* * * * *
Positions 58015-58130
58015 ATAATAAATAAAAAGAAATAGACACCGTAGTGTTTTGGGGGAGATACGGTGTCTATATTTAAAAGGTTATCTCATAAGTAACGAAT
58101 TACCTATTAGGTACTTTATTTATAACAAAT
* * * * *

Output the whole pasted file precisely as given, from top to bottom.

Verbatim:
Positions 58015-58130
58015 ATAATAAATAAAAAGAAATAGACACCGTAGTGTTTTGGGGGAGATACGGTGTCTATATTTAAAAGGTTATCTCATAAGTAACGAAT
58101 TACCTATTAGGTACTTTATTTATAACAAAT